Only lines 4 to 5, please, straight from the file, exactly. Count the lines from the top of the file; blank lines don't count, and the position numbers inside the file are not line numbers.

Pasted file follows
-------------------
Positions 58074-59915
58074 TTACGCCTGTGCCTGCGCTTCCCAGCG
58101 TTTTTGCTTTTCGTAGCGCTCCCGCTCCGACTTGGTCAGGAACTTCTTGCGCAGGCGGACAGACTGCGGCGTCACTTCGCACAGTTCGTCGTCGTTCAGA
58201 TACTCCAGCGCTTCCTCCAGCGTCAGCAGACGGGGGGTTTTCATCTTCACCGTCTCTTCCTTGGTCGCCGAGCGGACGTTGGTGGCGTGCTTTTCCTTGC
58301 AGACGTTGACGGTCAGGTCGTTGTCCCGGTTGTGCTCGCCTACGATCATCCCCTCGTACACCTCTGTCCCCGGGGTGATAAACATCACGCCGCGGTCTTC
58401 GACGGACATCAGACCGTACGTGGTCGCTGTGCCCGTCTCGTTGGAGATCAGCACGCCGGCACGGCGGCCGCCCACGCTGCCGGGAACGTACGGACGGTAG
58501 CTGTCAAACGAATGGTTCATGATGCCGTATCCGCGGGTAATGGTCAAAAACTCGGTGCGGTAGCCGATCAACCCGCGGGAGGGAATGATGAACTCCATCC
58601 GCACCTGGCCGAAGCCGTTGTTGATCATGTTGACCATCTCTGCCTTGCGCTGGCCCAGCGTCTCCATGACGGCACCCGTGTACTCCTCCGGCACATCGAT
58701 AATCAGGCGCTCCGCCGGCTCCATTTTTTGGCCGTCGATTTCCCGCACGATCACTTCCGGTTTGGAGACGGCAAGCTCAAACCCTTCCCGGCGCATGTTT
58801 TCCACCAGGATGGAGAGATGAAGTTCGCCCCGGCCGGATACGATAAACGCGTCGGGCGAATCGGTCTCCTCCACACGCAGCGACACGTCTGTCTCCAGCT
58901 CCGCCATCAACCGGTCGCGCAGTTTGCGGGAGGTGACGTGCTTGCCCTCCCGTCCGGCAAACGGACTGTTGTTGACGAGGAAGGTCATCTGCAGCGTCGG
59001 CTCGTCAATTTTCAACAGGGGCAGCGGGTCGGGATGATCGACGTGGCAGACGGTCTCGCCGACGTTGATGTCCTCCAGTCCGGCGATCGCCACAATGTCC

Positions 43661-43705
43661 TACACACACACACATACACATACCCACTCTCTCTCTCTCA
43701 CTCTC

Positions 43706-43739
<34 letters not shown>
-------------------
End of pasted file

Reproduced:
58201 TACTCCAGCGCTTCCTCCAGCGTCAGCAGACGGGGGGTTTTCATCTTCACCGTCTCTTCCTTGGTCGCCGAGCGGACGTTGGTGGCGTGCTTTTCCTTGC
58301 AGACGTTGACGGTCAGGTCGTTGTCCCGGTTGTGCTCGCCTACGATCATCCCCTCGTACACCTCTGTCCCCGGGGTGATAAACATCACGCCGCGGTCTTC